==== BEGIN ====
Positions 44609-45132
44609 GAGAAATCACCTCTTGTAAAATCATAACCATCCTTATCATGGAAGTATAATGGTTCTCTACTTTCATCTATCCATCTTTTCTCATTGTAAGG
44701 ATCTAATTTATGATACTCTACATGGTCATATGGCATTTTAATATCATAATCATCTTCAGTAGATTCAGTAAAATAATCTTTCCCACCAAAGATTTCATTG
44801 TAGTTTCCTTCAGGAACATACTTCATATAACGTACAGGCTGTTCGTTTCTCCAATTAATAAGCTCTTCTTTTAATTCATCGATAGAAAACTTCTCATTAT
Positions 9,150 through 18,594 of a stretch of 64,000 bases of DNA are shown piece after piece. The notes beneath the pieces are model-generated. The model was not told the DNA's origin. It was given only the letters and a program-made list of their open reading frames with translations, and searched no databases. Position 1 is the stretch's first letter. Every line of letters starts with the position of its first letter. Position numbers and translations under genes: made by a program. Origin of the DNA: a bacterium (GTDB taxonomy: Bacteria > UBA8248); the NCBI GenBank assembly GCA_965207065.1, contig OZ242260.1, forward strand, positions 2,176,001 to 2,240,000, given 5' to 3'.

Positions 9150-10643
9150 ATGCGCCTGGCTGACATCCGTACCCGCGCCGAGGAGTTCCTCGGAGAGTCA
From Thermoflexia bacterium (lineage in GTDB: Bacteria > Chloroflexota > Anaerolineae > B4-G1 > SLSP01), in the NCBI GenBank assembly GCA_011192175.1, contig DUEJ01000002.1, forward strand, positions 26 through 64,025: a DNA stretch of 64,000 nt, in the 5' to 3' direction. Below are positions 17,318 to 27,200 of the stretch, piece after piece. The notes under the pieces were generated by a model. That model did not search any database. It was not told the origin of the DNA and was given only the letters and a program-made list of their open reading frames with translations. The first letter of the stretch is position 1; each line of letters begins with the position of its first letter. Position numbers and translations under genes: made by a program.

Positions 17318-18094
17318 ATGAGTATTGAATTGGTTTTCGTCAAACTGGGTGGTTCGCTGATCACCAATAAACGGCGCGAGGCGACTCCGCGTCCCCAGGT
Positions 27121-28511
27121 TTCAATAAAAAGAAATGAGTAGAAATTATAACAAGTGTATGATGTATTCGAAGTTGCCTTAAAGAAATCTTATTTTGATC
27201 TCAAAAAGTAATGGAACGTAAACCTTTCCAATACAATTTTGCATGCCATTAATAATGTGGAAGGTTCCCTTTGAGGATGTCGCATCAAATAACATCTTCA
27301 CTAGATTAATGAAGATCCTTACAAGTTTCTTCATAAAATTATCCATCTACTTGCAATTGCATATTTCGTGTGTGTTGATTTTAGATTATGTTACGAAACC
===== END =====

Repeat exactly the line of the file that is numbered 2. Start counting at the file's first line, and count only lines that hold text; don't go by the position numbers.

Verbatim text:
44609 GAGAAATCACCTCTTGTAAAATCATAACCATCCTTATCATGGAAGTATAATGGTTCTCTACTTTCATCTATCCATCTTTTCTCATTGTAAGG